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Friday, 2 September 2011

Parkin' it in Erbil

Living in Iraq is not exactly the thrill a minute adrenaline surge you might think. Frankly, it can be a little boring, especially when it comes to finding something to do in you free time. Drinking is fun, and many expats certainly indulge on a rather frequent basis, but there must be more to life. In Erbil, there are no cinemas. There are go-karts... at $20 a lap. There is bowling... at $10 per person per game. There aren't any sports clubs, like Hashers, found in other expat heavy cities. There are no theatres or regular philharmonics, and the 3 museums are quite ordinary. Plus lack of buses, or general public transport, make weekend excursions very expensive. So when pressed for something to do, I asked a co-worker. "You should go to the park" he replied. So that's what i did.

Shockingly, for a city with 50C+ temperatures and relentless desert sun,
Erbil seems to have a disproportionate number of parks. Although, they are often more concrete than greenery. Even still, this is where the locals come in droves in the early evening as the numerous fountain do seems to drop the localized temperature by a few much appreciated degrees. The city's 1-2 parkland punch comes a short (though sweaty) stroll from the central Citadel. Shanidar Park has the most bang for the buck. Along with the ubiquitous children's playground and mandatory lame fountains, there is a man-made mountain/castle hybrid smack-dab in the middle of the action. Housed in the 'mastle' is a gallery/art store with a rotating exhibition. Most certainly more than you'll see anywhere else in the city. But the main draw is the death-defying ariel tramway. The best part is getting on and off as it hardly slows down, forcing you to dive on in a frantic embarkment procedure for which you pay 5,000 IQD for the pleasure. Priceless!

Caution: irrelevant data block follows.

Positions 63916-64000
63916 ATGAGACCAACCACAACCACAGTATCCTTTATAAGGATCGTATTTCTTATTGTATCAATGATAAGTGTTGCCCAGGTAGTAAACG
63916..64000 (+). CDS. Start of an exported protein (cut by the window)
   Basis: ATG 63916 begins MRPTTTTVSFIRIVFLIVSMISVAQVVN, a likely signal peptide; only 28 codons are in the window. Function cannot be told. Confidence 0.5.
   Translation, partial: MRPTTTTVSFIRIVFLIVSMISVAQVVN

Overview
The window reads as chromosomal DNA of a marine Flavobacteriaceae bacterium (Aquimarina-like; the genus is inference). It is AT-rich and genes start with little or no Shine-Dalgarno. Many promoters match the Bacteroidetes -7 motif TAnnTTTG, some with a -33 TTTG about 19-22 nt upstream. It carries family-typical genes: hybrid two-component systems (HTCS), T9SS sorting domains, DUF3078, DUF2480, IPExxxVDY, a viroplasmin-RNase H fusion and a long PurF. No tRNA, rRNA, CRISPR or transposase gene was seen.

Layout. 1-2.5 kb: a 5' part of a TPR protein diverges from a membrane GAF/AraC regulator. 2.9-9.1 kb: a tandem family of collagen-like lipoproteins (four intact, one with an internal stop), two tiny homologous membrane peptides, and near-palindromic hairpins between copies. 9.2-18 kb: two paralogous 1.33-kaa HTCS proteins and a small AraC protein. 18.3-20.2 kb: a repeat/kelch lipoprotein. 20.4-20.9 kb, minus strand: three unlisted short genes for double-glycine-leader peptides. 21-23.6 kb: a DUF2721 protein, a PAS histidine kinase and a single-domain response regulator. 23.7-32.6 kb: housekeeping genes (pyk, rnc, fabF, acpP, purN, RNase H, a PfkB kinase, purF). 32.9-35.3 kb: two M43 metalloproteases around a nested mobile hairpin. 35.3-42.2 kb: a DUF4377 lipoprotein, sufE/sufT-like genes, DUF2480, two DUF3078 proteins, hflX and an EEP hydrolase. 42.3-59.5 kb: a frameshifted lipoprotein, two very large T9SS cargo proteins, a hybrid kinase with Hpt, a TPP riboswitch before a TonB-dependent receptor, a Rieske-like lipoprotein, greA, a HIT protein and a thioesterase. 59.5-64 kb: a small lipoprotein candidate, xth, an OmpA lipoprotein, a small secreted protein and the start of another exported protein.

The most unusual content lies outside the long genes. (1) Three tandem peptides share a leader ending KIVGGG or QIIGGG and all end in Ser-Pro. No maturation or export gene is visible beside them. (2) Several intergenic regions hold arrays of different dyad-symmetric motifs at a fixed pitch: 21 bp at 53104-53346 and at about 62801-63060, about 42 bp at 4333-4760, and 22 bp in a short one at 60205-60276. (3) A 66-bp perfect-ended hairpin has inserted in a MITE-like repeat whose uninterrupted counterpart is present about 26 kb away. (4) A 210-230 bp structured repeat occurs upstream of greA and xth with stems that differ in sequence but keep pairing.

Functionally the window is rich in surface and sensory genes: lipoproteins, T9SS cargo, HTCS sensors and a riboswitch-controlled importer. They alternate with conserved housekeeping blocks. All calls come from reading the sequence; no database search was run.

Directly across the street from Shanidar, is Minaret (minare) Park.
Smaller, though equally concrete, the parks' claim to fame is the roughly 800 year old Mudhafaria Minaret. The secondary symbol of the city (after the Citadel) the minaret is one of the few old things in town. While yo may not expect it, most of Erbil would age around 100 (though the citadel mound is an estimated 6,000-8,000 years old). So this minaret is about as close as you'll get to historic sites in the city. Recently renovated and well fenced off, i quite like the drunken tilt the minaret has taken, rivalling that of the Tower of Pisa in Italy. But other than the minaret and the tramway exit/entrance, there isn't really much else to see/do. There are a couple of simple cafes serving tea and nargile (hukka/shisha) and the always comical Chinese style exercise equipment which the locals can never really figure out quite how to use properly.

But if size matters, and i am here to advocate it does not, than Sami Abdul Rahman Park is your place. A taxi ride out of the centre, it is unquestionably the citys' largest and perhaps most 'park-like' park. Large grassy areas house impromptu dance parties, birthdays and general merriment. There are even love-boat rentals on the somewhat pungent artificial ponds.

The good news is the parks are all free. And they are ideal places to not only people watch, but people interact. It is almost a certainty that if you sit on a bench that a friendly local will start a chat within a few minutes. These are generally not people looking to sell something or scam you in some Machiavellian way, but simple curious locals looking to chat with a foreigner. I always get questions about "what locals do". Well, this is your answer.

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